I am famous for my “brown thumb”.  Even though we have moved several times over the years, changing climates, states, neighborhoods and soil conditions, nothing has altered the fact that if I touch any living plant, its chances for survival are slim.  My husband has fared no better in his numerous attempts to plant trees and flowers.  I fear that the “brown thumb” disease is contagious.  There is more.  I see undeniable evidence that this gardening malady is hereditary. My son, bless his heart, has tried to rescue wilted flower after crispy plant from his mother’s clutches.  Like his father, every tree or flower planted by Jered has died.  But there is hope!  My daughter, Danna, is not only able to keep living plants alive for an impressive amount of time, she can plant seeds and green things will actually grow!  It is absolutely amazing to me! 

When Danna was in kindergarten she had a very creative science teacher, Miss Kay, who constantly planned fun activities and projects for the children.  Danna loved her and was always talking about what she learned in science class.  While waiting for Danna in the carpool line, I spotted her standing by Miss Kay, grinning from ear to ear, jumping up and down as if she simply couldn’t wait for me to get there. As I pulled up, Danna hopped into the car, gave a huge sigh of satisfaction and stretched out her tiny hand, proudly displaying the amazing reason for her enthusiasm - a wadded up paper towel.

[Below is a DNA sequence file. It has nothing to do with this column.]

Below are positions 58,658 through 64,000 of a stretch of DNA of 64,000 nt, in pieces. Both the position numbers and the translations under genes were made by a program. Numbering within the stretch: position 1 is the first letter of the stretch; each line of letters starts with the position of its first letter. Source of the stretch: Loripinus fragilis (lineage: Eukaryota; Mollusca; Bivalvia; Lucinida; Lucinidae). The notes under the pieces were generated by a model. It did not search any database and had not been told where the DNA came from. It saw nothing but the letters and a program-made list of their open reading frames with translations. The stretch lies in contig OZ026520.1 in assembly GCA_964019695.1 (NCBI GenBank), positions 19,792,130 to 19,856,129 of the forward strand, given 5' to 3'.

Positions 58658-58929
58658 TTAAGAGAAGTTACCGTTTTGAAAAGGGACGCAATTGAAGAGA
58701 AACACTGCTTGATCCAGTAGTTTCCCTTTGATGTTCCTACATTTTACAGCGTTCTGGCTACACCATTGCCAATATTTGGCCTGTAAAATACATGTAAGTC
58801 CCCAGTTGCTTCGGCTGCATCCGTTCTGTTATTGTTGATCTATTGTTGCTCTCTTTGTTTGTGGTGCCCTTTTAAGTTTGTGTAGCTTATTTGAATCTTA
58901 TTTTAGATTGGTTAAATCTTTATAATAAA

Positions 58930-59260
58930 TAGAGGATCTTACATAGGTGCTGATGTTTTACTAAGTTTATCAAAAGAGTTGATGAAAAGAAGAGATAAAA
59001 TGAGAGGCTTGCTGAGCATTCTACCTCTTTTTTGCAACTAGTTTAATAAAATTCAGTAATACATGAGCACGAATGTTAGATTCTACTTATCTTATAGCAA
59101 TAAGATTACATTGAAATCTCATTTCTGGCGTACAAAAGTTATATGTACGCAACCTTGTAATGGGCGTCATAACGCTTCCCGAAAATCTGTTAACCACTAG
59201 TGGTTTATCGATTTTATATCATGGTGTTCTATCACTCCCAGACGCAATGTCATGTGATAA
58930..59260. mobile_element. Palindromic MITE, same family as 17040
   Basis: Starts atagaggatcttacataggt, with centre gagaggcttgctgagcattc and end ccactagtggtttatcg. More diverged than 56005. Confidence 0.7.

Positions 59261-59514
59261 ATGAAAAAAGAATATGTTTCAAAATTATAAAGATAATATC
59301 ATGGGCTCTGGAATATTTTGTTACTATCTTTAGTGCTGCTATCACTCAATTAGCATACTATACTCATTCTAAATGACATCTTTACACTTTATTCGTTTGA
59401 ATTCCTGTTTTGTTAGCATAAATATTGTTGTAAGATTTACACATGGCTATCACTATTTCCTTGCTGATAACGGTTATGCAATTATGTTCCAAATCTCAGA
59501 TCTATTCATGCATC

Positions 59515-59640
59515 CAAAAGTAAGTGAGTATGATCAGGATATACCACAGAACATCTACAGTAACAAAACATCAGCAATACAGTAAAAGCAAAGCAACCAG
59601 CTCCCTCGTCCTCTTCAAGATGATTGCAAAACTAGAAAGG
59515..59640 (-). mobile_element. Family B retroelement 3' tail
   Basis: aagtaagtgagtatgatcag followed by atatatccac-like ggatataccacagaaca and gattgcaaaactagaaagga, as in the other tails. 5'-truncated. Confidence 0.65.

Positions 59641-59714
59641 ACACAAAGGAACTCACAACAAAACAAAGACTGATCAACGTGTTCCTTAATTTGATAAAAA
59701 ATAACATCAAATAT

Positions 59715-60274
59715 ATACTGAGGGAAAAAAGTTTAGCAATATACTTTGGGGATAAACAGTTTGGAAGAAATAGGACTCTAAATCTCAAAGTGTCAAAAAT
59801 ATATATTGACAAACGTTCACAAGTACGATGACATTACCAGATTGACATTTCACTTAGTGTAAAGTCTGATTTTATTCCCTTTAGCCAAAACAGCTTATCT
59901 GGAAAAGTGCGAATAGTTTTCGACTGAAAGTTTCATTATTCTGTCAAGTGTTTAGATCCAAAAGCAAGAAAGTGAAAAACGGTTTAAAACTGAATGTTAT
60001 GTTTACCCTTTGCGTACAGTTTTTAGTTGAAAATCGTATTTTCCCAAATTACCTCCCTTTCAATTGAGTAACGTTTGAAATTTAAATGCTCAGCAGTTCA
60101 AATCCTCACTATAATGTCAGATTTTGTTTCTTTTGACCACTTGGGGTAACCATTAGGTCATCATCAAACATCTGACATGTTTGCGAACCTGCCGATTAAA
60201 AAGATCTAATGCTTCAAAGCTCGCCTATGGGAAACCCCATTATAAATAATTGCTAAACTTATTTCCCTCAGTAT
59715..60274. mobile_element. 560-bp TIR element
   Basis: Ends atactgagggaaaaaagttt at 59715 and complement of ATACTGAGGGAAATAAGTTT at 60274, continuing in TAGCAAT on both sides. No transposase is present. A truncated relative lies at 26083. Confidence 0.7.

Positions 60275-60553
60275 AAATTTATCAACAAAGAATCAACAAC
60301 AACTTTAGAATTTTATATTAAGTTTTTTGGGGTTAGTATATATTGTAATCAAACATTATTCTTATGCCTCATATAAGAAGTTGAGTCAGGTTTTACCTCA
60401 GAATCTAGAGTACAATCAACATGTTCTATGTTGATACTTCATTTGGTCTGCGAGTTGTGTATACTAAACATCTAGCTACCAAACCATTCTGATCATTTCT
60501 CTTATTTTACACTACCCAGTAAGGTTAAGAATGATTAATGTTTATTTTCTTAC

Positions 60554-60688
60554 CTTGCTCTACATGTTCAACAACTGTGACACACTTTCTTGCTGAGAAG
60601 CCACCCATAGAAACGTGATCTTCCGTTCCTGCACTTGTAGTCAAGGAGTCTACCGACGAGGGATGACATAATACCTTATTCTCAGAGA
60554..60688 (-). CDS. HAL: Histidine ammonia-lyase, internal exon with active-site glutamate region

Now I am normally very good at being excited about the things my kids find important, but for the life of me, I couldn’t fathom why Danna would be so thrilled with a crumpled paper towel.  “Honey, what is that?” I asked.   She looked up at me with sparkling brown eyes and whispered, “Mom, there are seeds in here.  Miss Kay gave them to me and I am going to plant them and they are going to grow.  Can you believe it?”

Given my morbid experience with seeds, I declined to answer that question but instead, chose to join my daughter in her excitement – until I saw the seeds.  Evidently, Danna had been carrying them around all day because when she carefully unfolded the paper towel, all I could see was a big mess of broken, mismatched, crushed and crumbled seeds. Looking into the eager eyes of my daughter I said, “Honey, if these seeds don’t grow for some reason, remember that we can go to the store and buy new ones.”  Clutching the seeds tightly to her heart and safely out of my reach, Danna said, “Mama, they have to grow ‘cause I prayed and asked God to please make them grow and He said He would!”  I began planning a trip to Wal-Mart.